Steve jobs once said, we have been shameless about stealing ideas ... I don't care about being right, I care about being successful.

This is what is going wrong. The system protect immorality as long as there is a big pile of money behind it.

In the past, anyone with ideas could invent to bring something new to the world. Now, anyone with money can buy inventors and inventions to keep something new to himself.

Too bad I was not born 3000 years earlier. I would have patented spoons, forks, knives, wheels, fire, footwear, etc.

 
Posted 1+ years ago #9
degac

Software patents based ONLY on an idea should be automatically banned.
Every morning I wake up with 'some ideas', but this doesn't mean I can realize them: it doesn't cost me 1 cent, so I cant' see any valid reason to 'protect my investment'; moreover if I have never realized a program that implement that 'idea' (because I dont know how to realize it!) I have no cost at all!
No efforts, no rights!
Quite simle.

 
Posted 1+ years ago #10
FlameDuck

Its a scary world out there, when people own patents but only enforce them when you start to make money.

Objection. Assumes facts not in evidence. They cannot sue patent infringers, that they do not know about, thus it stands to reason that only the most obvious infringers get caught.

How do we find out if we are breaking patents before the big day?[/block]Get a patent lawyer, and hope for the best.

[quote]Any program that has more than a paragraph of source code is bound to violate at least a dozen patents

This isn't technically true. There is tons of code that was written prior to Software patents existing (or becoming standard practice).

Software patents are a VERY bad idea, and massive patent reform is badly needed.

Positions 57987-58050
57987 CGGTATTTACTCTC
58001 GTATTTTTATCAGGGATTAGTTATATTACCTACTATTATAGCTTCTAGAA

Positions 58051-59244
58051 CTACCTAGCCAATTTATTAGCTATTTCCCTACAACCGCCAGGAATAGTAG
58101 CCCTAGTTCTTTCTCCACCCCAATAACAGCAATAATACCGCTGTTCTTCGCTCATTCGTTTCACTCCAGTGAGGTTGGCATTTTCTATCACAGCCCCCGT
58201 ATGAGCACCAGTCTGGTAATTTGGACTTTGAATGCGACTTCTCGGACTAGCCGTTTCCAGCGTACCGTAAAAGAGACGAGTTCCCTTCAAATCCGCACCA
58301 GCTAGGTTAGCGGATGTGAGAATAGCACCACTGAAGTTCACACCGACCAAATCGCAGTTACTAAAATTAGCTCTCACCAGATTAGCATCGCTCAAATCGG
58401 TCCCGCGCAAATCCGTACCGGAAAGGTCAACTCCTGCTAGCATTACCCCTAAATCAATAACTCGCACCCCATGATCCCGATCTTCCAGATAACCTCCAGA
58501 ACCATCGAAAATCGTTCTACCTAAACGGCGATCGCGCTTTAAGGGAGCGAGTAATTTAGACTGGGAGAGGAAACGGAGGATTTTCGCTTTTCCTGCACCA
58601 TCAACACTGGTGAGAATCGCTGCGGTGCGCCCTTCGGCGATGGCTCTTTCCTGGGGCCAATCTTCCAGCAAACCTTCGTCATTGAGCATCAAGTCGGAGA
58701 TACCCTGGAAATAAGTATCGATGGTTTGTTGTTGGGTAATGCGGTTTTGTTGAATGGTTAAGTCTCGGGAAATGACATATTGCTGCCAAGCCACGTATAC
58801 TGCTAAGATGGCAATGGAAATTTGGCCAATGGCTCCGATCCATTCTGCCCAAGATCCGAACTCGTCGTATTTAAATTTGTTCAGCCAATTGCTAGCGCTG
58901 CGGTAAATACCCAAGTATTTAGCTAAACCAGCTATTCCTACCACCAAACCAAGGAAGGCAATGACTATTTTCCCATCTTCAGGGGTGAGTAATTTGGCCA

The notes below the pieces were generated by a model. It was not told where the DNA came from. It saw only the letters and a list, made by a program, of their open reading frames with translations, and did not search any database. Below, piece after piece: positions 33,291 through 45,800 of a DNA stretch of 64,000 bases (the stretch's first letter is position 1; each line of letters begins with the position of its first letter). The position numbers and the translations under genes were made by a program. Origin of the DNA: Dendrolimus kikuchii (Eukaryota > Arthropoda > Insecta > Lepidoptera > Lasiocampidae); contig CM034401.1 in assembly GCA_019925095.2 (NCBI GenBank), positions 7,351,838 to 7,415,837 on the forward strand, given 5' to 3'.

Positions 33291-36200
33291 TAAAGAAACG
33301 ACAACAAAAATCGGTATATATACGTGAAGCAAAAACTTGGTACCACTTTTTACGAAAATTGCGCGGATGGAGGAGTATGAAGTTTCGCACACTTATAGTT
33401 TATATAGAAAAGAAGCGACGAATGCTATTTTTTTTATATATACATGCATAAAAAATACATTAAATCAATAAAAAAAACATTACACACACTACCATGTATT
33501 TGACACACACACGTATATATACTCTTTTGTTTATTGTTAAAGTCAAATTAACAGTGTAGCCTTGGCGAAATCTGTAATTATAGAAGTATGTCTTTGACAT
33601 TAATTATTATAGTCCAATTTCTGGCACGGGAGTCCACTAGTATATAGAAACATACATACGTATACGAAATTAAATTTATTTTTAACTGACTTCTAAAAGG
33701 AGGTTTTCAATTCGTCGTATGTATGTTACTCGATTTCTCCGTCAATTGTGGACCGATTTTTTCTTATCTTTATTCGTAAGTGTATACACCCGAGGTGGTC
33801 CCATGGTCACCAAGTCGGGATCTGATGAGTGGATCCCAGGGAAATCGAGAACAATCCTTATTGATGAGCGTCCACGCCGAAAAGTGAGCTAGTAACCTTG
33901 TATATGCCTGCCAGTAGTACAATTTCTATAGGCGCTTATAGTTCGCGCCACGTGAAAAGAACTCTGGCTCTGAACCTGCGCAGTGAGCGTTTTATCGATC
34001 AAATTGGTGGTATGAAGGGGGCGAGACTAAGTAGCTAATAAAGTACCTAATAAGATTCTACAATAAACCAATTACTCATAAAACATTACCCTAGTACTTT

This on the other hand is absolutely true.

I hate these guys, and the ways they exploit the legal system solely as a means of profit.

Which guys? The guys over at Lodsys who own the patent and are entitled to licensing fees if they so choose, or the guys over at Apple, who knew it was necessary to get a license (hint: The reason they're not being sued, is because they already have one), but didn't tell any of their developers?

My other thought is that developers could band together to create a fund to pay licensing to Lodsys as a group.

What would be their incentive? They can get a much better deal from individual licensees (and taking infringers to court) than they could ever get from a collective bargaining deal.

Software patents based ONLY on an idea should be automatically banned.

They usually are, or at least, they rarely stand up in court. The Lodsys patent doesn't simply read "If you buy something via a bit of software, you need to pay us, LOL!". It's actually a number of very specific patents, pertaining to a very specific solution. You should also know that Lodsys LLC isn't a mega company with deep pockets, who's abusing the system, and anyone claiming so is eschewing the facts, and being deliberately misleading (or arguing from ignorance, whichever you think is worst). Lodsys LLC is simply the legal entity of inventor Dan Abelow. Lodsys is the "independent inventor" and all the big boys are screwing him over, because they have all the money in the world. So you can all drop your righteous anger at them, as this is actually one of the few cases where patent law is working as intended (that is protecting the inventor from having his invention exploited by large corporations).

Yes it's unfortunate that a few developers get caught in the crossfire, but to be honest, Roxio has made over 24 million USD on Angry Birds (the game alone, not counting the merchandise which is probably triple that), they can probably afford to pay a license to the guy who made it possible for them to become rich. If the shoe was on the other foot, and Lodsys LLC where selling knock-off Angry Birds plushies, would people still side with the party willfully breaking the law? I think not.

 
Posted 1+ years ago #11
AdamRedwoods

Did you read about the small developers he was suing?

Lodsys holds a patent on a process that many developers are coming up with independently. Hardly a novel idea anymore, so therefore the patent is being exploited as a way to bring in revenue. Legal threats as a way to make money is a poor use of the legal system.

Patents are meant to protect the researchers work but I dont see how Lodsys patent is protecting anyones work.

 
Posted 1+ years ago #12
FlameDuck

Lodsys holds a patent on a process that many developers are coming up with independently.

Independently of what?

Hardly a novel idea anymore, so therefore the patent is being exploited as a way to bring in revenue.